JUNE 14, 2011.


ITEM: Let’s say you owe $60,000 on your credit card. What do you do? Naturally, you enter a dream state where you ask the company to raise your limit, right? And then with a new ceiling, you can pay off the 60 grand.


This is what the White House and the Fed Reserve are trying to do with the national-government debt. Raise the debt ceiling. Otherwise they won’t be able to invent more money to pay the interest on what they already owe.


Of course, your credit-card company isn’t going to raise your limit when you already owe 60 g, so you’re not going to be able to pay off the 60 from newly minted credit.


At some point, the music stops. Not with government, though.


In case you’re interested, this all started with Alexander Hamilton, who claimed that building up federal debt was a GOOD thing. And ever since then, the balls have been juggling in the air. What Hamilton meant was: LET’S SUBVERT THE MEANING OF THE REPUBLIC. LET’S MAKE CENTRAL GOVERNMENT AND A NATIONAL BANK THE CORNERSTONES OF A COVERT MONARCHY OF ARISTOCRATS.


He won the argument.


ITEM: The reporter never bothered to ask the most interesting questions. Happens all the time. A tour-bus driver in Michigan was taking people to Ohio. The ride was overbooked, so he put six passengers in the luggage compartment for the trip. Yup.


Unanswered questions: why did the six agree to take the tour in a dark box a foot off the ground? Did the driver wave a gun? What possessed the driver to come up with this solution? How was the whole deal discovered?


Well, an Ohio patrol officer exposed the ruse…but how? Did a passenger spill his guts at a roadside stop? Were the people in the luggage compartment knocking on it trying to get out at a red light? And how could six people fit inside the compartment along with all the suitcases, if the bus was full?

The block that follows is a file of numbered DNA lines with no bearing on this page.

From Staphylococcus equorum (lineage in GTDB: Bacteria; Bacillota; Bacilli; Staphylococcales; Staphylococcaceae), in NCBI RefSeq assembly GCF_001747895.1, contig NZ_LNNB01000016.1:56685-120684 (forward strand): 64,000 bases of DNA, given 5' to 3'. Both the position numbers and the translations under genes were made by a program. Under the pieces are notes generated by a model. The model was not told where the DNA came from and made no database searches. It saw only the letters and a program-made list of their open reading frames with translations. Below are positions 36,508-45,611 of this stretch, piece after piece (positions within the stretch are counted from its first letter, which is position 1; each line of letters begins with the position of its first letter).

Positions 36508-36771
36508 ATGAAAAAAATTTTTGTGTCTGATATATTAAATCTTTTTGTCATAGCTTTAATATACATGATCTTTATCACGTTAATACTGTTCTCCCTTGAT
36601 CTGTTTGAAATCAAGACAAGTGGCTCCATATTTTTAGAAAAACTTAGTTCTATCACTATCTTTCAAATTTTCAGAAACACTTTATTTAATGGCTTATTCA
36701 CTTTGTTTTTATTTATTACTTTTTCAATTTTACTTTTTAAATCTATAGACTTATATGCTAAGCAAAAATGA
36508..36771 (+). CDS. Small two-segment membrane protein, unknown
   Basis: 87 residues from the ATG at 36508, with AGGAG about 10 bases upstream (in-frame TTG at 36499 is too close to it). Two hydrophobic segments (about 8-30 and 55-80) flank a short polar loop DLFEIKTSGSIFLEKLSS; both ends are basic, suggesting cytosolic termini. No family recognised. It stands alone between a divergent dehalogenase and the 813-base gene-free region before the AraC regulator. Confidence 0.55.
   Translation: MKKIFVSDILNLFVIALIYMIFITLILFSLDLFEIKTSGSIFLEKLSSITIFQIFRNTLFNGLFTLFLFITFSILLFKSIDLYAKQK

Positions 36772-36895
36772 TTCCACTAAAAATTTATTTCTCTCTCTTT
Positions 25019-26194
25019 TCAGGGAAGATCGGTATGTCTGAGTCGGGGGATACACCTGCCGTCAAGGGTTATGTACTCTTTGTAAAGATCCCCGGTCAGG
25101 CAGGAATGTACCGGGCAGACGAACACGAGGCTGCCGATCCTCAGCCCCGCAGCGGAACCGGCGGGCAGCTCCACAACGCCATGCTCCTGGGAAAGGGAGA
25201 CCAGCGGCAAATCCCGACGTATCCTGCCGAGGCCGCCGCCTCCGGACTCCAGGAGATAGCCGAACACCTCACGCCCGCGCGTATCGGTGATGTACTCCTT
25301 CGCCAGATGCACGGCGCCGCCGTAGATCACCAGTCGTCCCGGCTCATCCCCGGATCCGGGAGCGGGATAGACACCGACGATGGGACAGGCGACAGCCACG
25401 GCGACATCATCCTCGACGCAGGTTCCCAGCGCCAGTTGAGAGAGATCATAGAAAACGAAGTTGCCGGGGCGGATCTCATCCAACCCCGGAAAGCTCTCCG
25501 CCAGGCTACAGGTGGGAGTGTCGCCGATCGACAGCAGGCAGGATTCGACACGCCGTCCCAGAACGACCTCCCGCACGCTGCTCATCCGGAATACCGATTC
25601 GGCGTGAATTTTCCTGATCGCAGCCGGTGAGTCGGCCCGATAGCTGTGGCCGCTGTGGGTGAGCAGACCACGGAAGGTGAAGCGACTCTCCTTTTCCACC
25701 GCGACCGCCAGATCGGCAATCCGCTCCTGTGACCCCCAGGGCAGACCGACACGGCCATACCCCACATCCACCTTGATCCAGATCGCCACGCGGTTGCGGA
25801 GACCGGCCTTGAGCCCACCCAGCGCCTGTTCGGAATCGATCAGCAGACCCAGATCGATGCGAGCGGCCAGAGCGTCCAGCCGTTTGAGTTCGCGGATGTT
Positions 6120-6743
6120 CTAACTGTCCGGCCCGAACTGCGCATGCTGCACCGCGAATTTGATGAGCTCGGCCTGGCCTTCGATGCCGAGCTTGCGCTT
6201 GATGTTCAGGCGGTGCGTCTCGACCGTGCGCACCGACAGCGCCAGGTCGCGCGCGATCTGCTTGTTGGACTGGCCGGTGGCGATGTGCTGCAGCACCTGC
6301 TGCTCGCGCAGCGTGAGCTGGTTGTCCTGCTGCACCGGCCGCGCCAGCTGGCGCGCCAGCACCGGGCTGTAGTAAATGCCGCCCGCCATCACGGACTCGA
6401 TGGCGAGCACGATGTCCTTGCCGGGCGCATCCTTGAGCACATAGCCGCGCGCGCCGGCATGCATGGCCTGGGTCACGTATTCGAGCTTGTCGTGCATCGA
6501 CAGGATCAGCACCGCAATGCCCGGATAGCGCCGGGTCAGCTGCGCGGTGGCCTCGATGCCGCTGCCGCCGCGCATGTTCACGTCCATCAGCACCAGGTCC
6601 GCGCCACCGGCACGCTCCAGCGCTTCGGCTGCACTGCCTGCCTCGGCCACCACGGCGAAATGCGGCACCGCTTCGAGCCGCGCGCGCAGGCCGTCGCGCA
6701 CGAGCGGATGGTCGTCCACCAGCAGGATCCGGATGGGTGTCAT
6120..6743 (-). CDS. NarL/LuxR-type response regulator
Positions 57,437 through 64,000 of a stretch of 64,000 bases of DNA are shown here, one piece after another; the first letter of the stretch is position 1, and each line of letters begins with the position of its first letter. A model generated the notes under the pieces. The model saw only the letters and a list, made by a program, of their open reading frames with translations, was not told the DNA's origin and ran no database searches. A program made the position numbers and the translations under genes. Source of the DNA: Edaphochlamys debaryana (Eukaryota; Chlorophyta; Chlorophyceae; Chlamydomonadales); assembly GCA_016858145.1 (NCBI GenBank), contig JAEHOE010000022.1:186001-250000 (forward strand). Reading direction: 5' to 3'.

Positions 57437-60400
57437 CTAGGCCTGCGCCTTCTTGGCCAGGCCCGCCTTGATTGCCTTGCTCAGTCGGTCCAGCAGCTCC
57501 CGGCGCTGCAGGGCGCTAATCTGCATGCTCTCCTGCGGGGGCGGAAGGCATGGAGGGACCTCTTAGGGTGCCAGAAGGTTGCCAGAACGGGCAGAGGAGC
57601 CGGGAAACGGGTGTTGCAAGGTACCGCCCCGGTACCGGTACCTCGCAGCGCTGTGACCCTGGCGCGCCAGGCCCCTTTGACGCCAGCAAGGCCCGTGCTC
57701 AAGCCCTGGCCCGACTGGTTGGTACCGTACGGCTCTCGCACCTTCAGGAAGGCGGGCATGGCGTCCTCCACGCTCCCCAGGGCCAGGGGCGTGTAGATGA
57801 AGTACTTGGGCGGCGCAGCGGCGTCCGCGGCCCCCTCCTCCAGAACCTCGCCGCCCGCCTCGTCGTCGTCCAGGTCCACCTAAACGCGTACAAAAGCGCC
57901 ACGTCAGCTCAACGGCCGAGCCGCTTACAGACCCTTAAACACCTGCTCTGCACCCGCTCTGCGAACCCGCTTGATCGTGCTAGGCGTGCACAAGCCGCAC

Or is most of the story wrong? Perhaps six people said they WANTED to ride with the luggage. I’ve often thought it might be fun. Maybe this sort of thing happens all the time, and the Michigan-to-Ohio tour is just the tip of an iceberg.


ITEM: An Illinois man entered a convenience store and demanded 99c from the clerk. The clerk refused, so the man pulled a gun. My theory is the man saw a big sign outside the store advertising something for 99c, and he thought it meant that’s all the store HAD. 99c.


ITEM: A woman in England wants to give her womb to her daughter, who doesn’t have one, so the daughter can have a child. The surgical transfer would be temporary. The womb would be removed from the daughter after: the daughter’s egg is fertilized with her husband’s sperm and inserted in the womb, and after the baby comes to term and is born. It’s like a rental womb.


Of course, the highly risky uterus-transfer surgery has only been performed successfully on a few mice. Is this what is meant by “the genetic imperative?” A human must pass on his/her DNA to another generation? Simple adoption is no good? Risk hemorrhaging and dying in the O/R instead?